Aims: Cachexia, the wasting disorder associated with a wide range of serious illnesses including cancer, is a major cause of morbidity and mortality. There is currently no widely approved therapeutic agent for treating or preventing cancer-associated cachexia. Colorectal cancer and non-small cell lung cancer have relatively high incidences of cachexia, approximately 28% and 34%, respectively. Neurohormonal overactivity has been implicated in the genesis and progression of cachexia and beta receptor antagonism has been proposed as a potential therapy. MT-102, a novel anabolic/catabolic transforming agent, has a multi-functional effect upon three potential pharmacological targets in cancer cachexia, namely reduced catabolism through non-selective β-blockade, reduced fatigue, and thermogenesis through central 5-HT1a antagonism and increased anabolism through partial β-2 receptor agonism. Methods: At least 132 male and female patients, aged between 25 and 80 years with a confirmed diagnosis of late-stage non-small cell lung cancer or colorectal cancer, with cachexia will be randomised to either one of the two MT-102 doses or placebo in a 3:1:2 ratio (MT-102 10 mg BD-1/MT-102 2.5 mg BD/placebo). Patients will continue on study treatment for maximally 16 weeks. The primary endpoint, to be analysed by assigned treatment group, will be body weight change over 16 weeks. For this endpoint, the study has 85% power (0.05% significance level) to detect per 4-week period a mean change of -0.8 kg in the placebo group and 0 kg in the high-dose MT-102 arm. The first patient was randomised in February 2011 and patient recruitment is expected to continue until mid-2012. Perspective: The ACT-ONE trial is designed to test whether the anabolic/catabolic transforming agent MT-102 will positively impact on the rate of change of body weight in cancer cachexia, thereby evaluating a novel therapeutic strategy in this hitherto poorly treatable condition. A separate ACT-TWO trial will recruit patients who complete the ACT-ONE trial and remain on randomised double-blind medication. Participants in ACT-TWO will be followed for an additional period with a separate primary endpoint.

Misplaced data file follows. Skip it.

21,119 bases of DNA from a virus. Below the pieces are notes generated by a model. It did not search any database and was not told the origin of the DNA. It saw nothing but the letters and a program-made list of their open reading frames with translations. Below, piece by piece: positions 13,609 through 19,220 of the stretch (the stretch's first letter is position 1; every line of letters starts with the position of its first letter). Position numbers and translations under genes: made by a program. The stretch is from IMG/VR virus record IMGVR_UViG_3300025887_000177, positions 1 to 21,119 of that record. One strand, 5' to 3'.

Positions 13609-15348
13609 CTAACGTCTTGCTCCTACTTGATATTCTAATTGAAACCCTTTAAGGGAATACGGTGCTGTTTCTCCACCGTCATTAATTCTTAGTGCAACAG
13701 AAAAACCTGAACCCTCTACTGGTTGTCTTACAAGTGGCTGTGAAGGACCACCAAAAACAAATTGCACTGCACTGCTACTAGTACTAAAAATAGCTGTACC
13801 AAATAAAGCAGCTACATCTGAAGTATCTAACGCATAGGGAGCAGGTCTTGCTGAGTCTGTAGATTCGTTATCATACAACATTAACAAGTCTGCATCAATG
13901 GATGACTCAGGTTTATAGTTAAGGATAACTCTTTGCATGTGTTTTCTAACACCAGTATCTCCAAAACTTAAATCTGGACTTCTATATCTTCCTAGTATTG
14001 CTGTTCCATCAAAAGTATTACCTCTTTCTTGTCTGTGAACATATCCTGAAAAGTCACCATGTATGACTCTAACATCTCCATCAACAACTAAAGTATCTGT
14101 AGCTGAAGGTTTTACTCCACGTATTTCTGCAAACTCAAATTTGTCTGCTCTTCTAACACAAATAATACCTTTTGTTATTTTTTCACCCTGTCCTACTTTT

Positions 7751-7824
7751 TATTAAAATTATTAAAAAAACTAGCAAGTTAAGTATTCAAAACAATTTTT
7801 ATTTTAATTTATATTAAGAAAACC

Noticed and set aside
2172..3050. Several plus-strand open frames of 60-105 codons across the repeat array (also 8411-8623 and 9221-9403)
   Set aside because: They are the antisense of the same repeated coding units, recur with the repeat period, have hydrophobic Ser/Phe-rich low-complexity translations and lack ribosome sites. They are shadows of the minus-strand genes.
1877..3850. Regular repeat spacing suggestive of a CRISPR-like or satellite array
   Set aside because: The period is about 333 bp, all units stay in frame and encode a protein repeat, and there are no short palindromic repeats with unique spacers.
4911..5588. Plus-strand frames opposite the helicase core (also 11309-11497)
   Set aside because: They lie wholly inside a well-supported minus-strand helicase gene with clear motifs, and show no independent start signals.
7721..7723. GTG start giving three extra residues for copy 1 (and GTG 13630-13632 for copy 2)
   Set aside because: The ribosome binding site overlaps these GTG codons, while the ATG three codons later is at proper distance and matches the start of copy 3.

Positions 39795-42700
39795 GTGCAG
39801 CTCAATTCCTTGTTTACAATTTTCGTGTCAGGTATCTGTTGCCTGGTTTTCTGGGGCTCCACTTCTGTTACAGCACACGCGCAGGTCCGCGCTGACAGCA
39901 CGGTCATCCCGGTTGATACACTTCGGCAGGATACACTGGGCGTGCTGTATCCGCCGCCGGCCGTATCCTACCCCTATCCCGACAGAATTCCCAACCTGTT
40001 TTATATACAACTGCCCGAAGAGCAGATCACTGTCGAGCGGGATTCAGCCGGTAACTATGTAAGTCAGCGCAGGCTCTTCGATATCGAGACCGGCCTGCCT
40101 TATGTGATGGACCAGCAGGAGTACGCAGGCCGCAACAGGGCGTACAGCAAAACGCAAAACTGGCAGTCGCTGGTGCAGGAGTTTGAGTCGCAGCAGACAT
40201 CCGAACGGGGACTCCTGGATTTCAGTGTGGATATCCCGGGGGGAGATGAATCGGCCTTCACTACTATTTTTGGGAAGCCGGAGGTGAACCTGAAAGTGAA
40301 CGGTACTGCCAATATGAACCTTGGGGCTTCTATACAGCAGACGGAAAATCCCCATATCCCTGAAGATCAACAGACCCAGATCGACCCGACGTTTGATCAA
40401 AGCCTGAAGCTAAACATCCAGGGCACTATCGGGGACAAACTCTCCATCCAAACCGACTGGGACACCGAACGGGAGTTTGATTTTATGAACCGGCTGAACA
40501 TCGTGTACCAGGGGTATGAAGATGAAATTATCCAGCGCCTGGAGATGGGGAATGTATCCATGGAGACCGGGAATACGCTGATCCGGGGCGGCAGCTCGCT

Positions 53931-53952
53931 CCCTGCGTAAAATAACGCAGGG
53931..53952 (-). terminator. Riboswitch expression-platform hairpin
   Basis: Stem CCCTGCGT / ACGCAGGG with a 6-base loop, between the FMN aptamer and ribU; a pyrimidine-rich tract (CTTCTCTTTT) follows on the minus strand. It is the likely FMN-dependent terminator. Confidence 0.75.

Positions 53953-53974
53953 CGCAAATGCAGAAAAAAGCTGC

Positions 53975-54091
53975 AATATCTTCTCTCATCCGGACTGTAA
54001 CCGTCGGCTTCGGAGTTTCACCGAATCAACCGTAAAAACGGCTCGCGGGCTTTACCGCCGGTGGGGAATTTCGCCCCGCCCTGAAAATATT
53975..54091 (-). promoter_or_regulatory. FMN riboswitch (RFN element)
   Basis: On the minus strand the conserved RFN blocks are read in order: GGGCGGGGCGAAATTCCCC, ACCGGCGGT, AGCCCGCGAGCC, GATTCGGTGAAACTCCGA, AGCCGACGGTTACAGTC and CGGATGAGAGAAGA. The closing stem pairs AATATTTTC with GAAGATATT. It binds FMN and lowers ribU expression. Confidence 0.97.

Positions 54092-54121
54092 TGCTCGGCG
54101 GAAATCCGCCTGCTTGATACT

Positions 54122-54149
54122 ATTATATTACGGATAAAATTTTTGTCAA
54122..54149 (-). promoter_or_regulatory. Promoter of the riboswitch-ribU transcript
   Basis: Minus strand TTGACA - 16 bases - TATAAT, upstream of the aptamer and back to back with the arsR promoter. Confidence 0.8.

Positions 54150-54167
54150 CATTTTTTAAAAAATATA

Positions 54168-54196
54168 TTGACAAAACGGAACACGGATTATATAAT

- Functional capacity
- Intervention trial
ASJC Scopus subject areas
- Orthopedics and Sports Medicine
- Physiology (medical)